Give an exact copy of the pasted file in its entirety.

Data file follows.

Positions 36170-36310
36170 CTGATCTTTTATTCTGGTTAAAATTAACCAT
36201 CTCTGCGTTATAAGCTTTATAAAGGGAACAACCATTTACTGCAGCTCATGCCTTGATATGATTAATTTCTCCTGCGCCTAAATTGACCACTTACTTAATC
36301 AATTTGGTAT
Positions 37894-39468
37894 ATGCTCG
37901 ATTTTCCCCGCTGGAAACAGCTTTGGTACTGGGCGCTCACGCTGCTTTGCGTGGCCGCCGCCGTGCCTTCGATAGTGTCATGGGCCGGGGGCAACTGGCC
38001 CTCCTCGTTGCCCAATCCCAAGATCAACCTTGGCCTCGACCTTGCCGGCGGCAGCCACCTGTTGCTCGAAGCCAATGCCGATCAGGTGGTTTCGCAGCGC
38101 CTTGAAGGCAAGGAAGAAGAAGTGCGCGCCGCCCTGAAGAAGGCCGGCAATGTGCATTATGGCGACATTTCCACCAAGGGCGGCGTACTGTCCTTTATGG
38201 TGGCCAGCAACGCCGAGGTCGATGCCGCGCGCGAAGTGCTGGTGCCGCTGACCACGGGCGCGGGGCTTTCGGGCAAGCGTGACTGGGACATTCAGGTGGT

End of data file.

Positions 36170-36310
36170 CTGATCTTTTATTCTGGTTAAAATTAACCAT
36201 CTCTGCGTTATAAGCTTTATAAAGGGAACAACCATTTACTGCAGCTCATGCCTTGATATGATTAATTTCTCCTGCGCCTAAATTGACCACTTACTTAATC
36301 AATTTGGTAT
Positions 37894-39468
37894 ATGCTCG
37901 ATTTTCCCCGCTGGAAACAGCTTTGGTACTGGGCGCTCACGCTGCTTTGCGTGGCCGCCGCCGTGCCTTCGATAGTGTCATGGGCCGGGGGCAACTGGCC
38001 CTCCTCGTTGCCCAATCCCAAGATCAACCTTGGCCTCGACCTTGCCGGCGGCAGCCACCTGTTGCTCGAAGCCAATGCCGATCAGGTGGTTTCGCAGCGC
38101 CTTGAAGGCAAGGAAGAAGAAGTGCGCGCCGCCCTGAAGAAGGCCGGCAATGTGCATTATGGCGACATTTCCACCAAGGGCGGCGTACTGTCCTTTATGG
38201 TGGCCAGCAACGCCGAGGTCGATGCCGCGCGCGAAGTGCTGGTGCCGCTGACCACGGGCGCGGGGCTTTCGGGCAAGCGTGACTGGGACATTCAGGTGGT